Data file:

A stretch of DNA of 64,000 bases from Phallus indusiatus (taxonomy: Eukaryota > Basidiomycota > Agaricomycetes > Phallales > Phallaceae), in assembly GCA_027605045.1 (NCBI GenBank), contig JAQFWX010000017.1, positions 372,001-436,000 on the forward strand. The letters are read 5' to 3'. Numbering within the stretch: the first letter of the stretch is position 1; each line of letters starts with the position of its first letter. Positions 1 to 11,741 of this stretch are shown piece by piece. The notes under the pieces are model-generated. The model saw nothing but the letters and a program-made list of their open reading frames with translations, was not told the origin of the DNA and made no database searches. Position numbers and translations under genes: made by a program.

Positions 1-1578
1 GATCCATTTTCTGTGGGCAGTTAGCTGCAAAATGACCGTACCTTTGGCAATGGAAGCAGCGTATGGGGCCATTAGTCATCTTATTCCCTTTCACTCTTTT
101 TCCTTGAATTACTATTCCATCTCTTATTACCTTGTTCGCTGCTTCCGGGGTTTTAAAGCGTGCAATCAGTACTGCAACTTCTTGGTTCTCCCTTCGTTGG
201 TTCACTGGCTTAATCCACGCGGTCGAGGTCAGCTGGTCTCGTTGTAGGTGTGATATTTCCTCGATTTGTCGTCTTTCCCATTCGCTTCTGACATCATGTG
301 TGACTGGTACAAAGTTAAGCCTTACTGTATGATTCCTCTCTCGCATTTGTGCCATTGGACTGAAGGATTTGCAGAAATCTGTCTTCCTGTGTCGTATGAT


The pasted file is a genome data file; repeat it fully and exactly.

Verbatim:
A stretch of DNA of 64,000 bases from Phallus indusiatus (taxonomy: Eukaryota > Basidiomycota > Agaricomycetes > Phallales > Phallaceae), in assembly GCA_027605045.1 (NCBI GenBank), contig JAQFWX010000017.1, positions 372,001-436,000 on the forward strand. The letters are read 5' to 3'. Numbering within the stretch: the first letter of the stretch is position 1; each line of letters starts with the position of its first letter. Positions 1 to 11,741 of this stretch are shown piece by piece. The notes under the pieces are model-generated. The model saw nothing but the letters and a program-made list of their open reading frames with translations, was not told the origin of the DNA and made no database searches. Position numbers and translations under genes: made by a program.

Positions 1-1578
1 GATCCATTTTCTGTGGGCAGTTAGCTGCAAAATGACCGTACCTTTGGCAATGGAAGCAGCGTATGGGGCCATTAGTCATCTTATTCCCTTTCACTCTTTT
101 TCCTTGAATTACTATTCCATCTCTTATTACCTTGTTCGCTGCTTCCGGGGTTTTAAAGCGTGCAATCAGTACTGCAACTTCTTGGTTCTCCCTTCGTTGG
201 TTCACTGGCTTAATCCACGCGGTCGAGGTCAGCTGGTCTCGTTGTAGGTGTGATATTTCCTCGATTTGTCGTCTTTCCCATTCGCTTCTGACATCATGTG
301 TGACTGGTACAAAGTTAAGCCTTACTGTATGATTCCTCTCTCGCATTTGTGCCATTGGACTGAAGGATTTGCAGAAATCTGTCTTCCTGTGTCGTATGAT